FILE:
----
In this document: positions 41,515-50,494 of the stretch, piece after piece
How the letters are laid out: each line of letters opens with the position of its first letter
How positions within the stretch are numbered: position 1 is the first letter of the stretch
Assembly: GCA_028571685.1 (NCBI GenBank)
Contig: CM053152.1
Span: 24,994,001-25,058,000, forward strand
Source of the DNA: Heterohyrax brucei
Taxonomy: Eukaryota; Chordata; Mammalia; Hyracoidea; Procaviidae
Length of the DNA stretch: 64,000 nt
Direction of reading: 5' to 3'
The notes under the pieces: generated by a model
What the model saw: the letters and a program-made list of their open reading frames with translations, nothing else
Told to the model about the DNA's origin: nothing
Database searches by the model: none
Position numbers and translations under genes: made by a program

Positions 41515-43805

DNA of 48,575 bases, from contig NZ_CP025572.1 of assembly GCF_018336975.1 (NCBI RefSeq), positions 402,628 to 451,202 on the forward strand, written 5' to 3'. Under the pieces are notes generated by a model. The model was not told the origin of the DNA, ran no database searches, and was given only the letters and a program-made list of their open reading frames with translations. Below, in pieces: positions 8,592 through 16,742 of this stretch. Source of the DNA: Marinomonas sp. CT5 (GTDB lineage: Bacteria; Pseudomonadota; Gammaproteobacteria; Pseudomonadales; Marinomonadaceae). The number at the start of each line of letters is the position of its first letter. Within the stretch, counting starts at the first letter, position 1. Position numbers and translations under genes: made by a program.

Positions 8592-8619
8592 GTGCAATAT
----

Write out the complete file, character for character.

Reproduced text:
In this document: positions 41,515-50,494 of the stretch, piece after piece
How the letters are laid out: each line of letters opens with the position of its first letter
How positions within the stretch are numbered: position 1 is the first letter of the stretch
Assembly: GCA_028571685.1 (NCBI GenBank)
Contig: CM053152.1
Span: 24,994,001-25,058,000, forward strand
Source of the DNA: Heterohyrax brucei
Taxonomy: Eukaryota; Chordata; Mammalia; Hyracoidea; Procaviidae
Length of the DNA stretch: 64,000 nt
Direction of reading: 5' to 3'
The notes under the pieces: generated by a model
What the model saw: the letters and a program-made list of their open reading frames with translations, nothing else
Told to the model about the DNA's origin: nothing
Database searches by the model: none
Position numbers and translations under genes: made by a program

Positions 41515-43805

DNA of 48,575 bases, from contig NZ_CP025572.1 of assembly GCF_018336975.1 (NCBI RefSeq), positions 402,628 to 451,202 on the forward strand, written 5' to 3'. Under the pieces are notes generated by a model. The model was not told the origin of the DNA, ran no database searches, and was given only the letters and a program-made list of their open reading frames with translations. Below, in pieces: positions 8,592 through 16,742 of this stretch. Source of the DNA: Marinomonas sp. CT5 (GTDB lineage: Bacteria; Pseudomonadota; Gammaproteobacteria; Pseudomonadales; Marinomonadaceae). The number at the start of each line of letters is the position of its first letter. Within the stretch, counting starts at the first letter, position 1. Position numbers and translations under genes: made by a program.

Positions 8592-8619
8592 GTGCAATAT